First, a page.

Thinking about my contributions for “Steampunk Hands Around the World” this year made me reflect upon my time spent in the community. There have been highs and lows, and admittedly enough, I had no idea how much my life would change in the past eight years because of this aesthetic and the creative community inspired by it. One of the reasons why I have stuck around has been the belonging I have found through the people, places, and things we have created.
A few years ago in graduate school, I took a class called “Performance of Everyday Life”, which interrogated how we understand ourselves and the way we move through the world as acts of performance. From religious ritual to amateur hobbies, from gender roles to cosplay, from sports to clubbing to fashion — what all of these activities have in common is the idea of how different levels of theatricality, presentation, and action is incorporated into our daily identities.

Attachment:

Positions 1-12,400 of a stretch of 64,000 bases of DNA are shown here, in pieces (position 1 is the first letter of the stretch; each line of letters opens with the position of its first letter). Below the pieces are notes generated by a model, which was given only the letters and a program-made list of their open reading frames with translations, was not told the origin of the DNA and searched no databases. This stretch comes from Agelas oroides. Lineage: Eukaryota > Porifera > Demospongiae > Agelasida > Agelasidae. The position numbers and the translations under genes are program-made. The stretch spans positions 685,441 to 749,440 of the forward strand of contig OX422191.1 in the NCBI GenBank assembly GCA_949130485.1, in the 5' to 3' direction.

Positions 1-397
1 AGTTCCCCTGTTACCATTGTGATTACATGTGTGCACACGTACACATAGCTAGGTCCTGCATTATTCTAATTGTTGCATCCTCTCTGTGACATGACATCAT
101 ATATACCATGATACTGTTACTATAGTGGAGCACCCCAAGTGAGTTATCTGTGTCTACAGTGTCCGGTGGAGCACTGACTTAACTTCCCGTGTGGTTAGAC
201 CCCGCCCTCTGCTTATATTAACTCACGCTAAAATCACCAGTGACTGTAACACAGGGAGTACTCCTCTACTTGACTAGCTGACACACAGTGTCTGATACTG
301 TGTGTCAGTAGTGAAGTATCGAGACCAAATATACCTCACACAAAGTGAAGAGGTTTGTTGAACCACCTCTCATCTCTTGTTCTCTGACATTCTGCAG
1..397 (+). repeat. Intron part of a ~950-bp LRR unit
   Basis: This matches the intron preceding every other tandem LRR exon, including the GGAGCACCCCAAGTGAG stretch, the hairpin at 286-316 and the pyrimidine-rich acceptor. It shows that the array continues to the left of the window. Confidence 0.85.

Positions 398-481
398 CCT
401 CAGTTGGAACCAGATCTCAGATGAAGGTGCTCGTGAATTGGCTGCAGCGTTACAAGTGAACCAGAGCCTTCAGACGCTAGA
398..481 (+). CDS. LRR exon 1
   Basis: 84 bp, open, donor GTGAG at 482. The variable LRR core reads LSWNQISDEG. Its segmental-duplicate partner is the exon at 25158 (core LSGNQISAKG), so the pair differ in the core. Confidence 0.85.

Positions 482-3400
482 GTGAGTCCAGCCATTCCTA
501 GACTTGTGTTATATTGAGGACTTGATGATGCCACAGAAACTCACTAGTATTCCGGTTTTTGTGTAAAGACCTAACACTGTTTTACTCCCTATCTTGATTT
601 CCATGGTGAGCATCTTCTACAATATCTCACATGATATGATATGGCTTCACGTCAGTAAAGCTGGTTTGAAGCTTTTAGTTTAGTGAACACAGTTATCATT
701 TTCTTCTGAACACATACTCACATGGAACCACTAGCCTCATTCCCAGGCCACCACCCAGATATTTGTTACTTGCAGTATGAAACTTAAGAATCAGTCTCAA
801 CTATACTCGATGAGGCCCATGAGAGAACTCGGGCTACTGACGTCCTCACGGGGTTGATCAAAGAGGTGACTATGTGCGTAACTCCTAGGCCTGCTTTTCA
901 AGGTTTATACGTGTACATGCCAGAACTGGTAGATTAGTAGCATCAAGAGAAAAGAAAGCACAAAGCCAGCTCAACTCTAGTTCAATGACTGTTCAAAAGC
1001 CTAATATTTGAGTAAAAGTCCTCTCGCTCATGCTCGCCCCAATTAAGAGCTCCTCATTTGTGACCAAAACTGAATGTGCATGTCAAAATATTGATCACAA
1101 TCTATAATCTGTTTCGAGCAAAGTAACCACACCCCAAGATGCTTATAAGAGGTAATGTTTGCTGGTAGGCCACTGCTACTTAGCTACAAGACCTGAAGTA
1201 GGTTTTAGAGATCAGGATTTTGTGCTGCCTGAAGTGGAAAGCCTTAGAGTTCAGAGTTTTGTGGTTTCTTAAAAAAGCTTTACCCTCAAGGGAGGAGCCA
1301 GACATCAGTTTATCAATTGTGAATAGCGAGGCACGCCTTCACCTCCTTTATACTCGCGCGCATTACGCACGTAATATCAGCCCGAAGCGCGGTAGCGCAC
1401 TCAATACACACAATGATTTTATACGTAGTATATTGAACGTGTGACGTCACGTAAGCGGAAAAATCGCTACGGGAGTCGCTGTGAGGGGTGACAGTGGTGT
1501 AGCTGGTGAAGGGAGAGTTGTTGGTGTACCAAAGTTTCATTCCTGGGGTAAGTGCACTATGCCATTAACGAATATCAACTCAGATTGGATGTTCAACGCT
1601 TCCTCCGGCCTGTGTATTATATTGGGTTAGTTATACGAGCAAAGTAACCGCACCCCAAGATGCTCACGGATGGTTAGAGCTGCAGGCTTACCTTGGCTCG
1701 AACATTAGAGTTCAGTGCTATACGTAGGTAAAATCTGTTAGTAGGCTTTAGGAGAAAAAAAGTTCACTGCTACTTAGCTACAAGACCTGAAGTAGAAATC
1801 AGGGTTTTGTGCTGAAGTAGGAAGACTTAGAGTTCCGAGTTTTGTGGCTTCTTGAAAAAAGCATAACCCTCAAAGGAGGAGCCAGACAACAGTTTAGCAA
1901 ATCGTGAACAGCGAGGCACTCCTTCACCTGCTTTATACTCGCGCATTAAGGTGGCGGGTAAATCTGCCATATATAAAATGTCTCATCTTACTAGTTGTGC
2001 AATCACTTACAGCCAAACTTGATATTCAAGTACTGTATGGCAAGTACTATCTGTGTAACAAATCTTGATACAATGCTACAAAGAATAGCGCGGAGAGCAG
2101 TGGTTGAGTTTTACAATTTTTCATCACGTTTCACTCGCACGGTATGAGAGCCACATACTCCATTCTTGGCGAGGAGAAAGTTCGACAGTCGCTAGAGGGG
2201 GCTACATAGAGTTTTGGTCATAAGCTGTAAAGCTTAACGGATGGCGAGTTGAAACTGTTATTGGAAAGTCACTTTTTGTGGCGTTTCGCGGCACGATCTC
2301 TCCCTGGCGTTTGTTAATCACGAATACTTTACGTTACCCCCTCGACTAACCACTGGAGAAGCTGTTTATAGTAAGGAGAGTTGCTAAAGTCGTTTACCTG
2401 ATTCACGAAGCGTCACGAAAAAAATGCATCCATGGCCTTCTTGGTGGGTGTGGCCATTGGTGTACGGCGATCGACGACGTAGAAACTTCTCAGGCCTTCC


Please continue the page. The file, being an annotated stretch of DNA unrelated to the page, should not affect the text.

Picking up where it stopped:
My final paper was an ethnographic study contemplating making and community spaces in New York City and the convention scene. Reading this over, I see how this can be interpreted as a counterargument of a recent critique of the maker movement written in The Atlantic. Unlike The Atlantic‘s critique of the capital-driven, competition-oriented DIY movement, I think steampunk community’s values provide an alternate view to making which is tied into group identity and fostering spaces of non-competitive creativity that values both traditional masculine and feminine arts. Artistic camaraderie endows the steampunk object with affect value that grows into something greater than the object itself. Though it was written in 2012, and some of the steampunks featured in this article I have lost touch with or left the community for one reason or another, this essay overall embodies many thoughts I have about the inherent beauty of creation and sense of home I get with fellow steampunks. This is, more than anything, a love letter to an art movement.
I’ll be posting a new part of this essay every Sunday this month.